[UPDATE] NYU White Student Union page spurs outrage

The creation of the NYU White Student Union Facebook page has sparked debate on whether “a community for NYU students of European descent” should exist.

via facebook.com

The creation of the NYU White Student Union Facebook page has sparked debate on whether “a community for NYU students of European descent” should exist.

Alex Bazeley, News Editor

Update – Nov. 23, 1:34 p.m.

Some are reporting that the chain of groups at universities across the country could be all part of an elaborate hoax, although it’s unclear where the idea for the pages started. One post on Medium suggests white supremacists on social media as the culprits, while NYU Local reports that the pages could have been born from online message boards 4chan and 8chan.

However, the pages have still seen sparse statements of support in the comment sections of posts.

University spokesperson Matt Nagel said no White Student Union organization exists at NYU, and the school is working towards halting usage of the school’s logo on the page.

“We call on all parties to contribute thoughtfully and respectfully to the discourse on race and to reject efforts to derail or distort the conversation,” Nagel said.

The page’s profile picture is now of Spanish novelist Miguel de Cervantes, and the group’s name has changed from “NYU White Student Union” to “Union of White NYU Students.”

Original article:

Increased discussion of diversity at NYU has seen various reactions in recent days, but a new development has sparked controversy and anger among the student body — the appearance of an NYU White Student Union page on Facebook.

The page, which seems to have been created late Friday night and has 214 likes as of publication, defines itself as a safe space for NYU students of European descent and already has several posts.

European-American students on college campuses face unique and immediate challenges that are ignored or even actively denied in today’s cultural climate,” the page’s description reads.

One post, which grabbed the attention of many commenters, questioned whether the term “diversity” in itself might be racist toward white people. Another said the group has received multiple threatening messages since the page’s creation.

The creator of the page, who spoke on the condition of anonymity due to safety concerns, said it’s hard to differentiate between the serious threats and those who are simply trolling. The creator acknowledged that exposure would jeopardize future employment opportunities, but emphasized the need for a space to facilitate discussion.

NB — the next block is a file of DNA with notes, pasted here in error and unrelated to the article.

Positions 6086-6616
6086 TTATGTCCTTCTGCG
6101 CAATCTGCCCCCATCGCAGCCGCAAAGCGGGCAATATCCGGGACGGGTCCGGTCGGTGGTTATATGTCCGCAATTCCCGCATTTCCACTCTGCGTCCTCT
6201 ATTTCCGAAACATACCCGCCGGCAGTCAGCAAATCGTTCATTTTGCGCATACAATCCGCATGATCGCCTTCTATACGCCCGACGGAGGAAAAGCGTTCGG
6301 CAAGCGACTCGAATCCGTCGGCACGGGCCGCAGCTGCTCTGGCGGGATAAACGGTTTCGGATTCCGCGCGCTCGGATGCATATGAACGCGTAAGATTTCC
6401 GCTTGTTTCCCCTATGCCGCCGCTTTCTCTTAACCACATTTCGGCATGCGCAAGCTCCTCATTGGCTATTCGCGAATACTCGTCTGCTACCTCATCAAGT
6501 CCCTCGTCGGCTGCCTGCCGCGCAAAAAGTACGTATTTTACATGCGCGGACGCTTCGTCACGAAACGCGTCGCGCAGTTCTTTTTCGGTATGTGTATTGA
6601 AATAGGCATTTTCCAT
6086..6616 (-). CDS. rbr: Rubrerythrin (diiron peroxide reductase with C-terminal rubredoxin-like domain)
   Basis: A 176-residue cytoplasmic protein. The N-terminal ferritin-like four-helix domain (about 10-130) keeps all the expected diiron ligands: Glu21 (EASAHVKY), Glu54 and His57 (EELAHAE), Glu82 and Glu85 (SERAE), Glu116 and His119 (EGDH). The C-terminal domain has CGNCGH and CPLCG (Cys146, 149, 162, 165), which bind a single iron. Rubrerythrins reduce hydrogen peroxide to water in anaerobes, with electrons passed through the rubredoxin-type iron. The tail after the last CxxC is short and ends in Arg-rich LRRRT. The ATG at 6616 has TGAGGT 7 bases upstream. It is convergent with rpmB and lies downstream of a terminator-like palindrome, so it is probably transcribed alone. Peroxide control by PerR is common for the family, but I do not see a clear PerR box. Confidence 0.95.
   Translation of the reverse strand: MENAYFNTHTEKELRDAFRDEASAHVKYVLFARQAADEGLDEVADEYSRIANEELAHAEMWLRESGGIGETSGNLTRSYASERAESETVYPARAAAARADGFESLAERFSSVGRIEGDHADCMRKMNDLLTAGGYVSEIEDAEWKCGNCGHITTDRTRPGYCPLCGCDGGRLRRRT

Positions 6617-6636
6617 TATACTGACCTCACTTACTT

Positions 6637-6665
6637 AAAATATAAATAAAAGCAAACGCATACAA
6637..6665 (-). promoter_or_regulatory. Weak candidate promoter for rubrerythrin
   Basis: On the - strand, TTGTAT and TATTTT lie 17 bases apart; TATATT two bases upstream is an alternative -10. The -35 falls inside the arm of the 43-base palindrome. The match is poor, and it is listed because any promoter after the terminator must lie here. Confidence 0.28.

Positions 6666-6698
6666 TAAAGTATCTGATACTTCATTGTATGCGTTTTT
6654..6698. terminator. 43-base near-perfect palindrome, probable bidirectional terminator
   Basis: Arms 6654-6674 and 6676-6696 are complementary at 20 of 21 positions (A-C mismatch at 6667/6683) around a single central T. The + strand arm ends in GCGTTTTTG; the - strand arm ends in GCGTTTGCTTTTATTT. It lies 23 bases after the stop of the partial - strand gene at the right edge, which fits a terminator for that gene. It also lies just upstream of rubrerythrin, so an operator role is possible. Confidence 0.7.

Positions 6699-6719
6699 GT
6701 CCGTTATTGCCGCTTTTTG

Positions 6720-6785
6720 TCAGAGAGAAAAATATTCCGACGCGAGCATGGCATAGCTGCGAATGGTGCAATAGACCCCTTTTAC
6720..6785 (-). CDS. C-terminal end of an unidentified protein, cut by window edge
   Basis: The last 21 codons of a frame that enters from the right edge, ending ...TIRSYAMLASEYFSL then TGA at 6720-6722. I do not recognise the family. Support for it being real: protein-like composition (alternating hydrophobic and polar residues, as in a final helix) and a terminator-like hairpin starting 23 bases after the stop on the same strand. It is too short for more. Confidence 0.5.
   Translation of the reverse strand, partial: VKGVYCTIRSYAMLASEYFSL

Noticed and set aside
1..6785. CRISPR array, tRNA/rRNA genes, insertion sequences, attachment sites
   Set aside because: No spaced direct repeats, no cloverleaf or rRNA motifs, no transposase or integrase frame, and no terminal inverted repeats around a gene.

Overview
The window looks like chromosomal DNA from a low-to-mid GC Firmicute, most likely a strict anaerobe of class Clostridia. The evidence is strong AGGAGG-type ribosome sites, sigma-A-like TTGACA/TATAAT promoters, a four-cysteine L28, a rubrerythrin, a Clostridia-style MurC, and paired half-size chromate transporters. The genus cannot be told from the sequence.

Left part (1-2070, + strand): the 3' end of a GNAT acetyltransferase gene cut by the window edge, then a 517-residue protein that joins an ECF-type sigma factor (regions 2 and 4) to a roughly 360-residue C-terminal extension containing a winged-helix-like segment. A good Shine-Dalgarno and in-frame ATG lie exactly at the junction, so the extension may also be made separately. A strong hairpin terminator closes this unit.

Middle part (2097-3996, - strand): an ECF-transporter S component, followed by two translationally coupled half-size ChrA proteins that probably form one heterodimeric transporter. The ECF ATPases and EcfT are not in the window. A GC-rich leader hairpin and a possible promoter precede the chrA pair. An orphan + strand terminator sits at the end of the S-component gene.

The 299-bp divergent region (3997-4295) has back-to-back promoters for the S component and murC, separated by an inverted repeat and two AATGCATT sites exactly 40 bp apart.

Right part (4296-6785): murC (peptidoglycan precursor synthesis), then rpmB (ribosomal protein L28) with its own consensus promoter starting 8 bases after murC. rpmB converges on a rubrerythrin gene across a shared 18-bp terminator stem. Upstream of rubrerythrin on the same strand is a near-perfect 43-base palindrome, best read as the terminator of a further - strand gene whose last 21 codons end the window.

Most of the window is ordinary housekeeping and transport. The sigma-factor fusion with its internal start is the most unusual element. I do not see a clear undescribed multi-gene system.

“For now we need to have a safe private online space to begin this conversation,” they said.

Despite the majority of students denouncing the page, the group has attracted a few who defend it. CAS sophomore Shreesham Mukherjee said he thinks backlash against the group is unjustified and the group has a right to exist so long as it doesn’t infringe upon the rights of others.

“I believe the whole notion of a safe space, which is what this argument seems to be spawning from, is hypocritical,” Mukherjee said. “To me it seems fairly obvious that each and every person has the same right, and if students of a particular ethnicity can form a group, they need to understand that students of other ethnicities can as well.”

It’s not the first page of its kind to pop up — White Student Union groups have materialized at universities across the country like UC Berkeley, University of Illinois and University of Missouri. Illinois’ already has more than 2,000 likes, while Berkeley’s has more than 700.

Tisch freshman Rae Jordan said she thinks the group stems from white people feeling like they need a sense of community akin to the ones that people of color have, such as the Black Students Union.

“They try to paint a picture of these stereotypically evil minorities, but refuse to speak once these stereotypes are broken,” Jordan said. “I believe that the NYU White Student Union formed as a result of white students feeling taken from the spotlight after people of color have started rising up.”

She added that she feels the group needs to be taken seriously, rather than simply being dismissed as satire.

CAS junior Budd Brown said he initially thought the page was a joke, but now thinks it intends to do harm after looking through it more. However, he says he can’t tell if it’s unfortunate or purposeful that the page came about after a week of diversity talks on campus.

“The page lets us know that there’s work that needs to be done at NYU in terms of understanding of diversity and inclusion,” Brown said.

CORRECTION: A previous version of this article mistakenly identified Budd Brown as Budd Johnson. 

A version of this article appeared in the Nov. 23 print edition. Email Alex Bazeley at [email protected].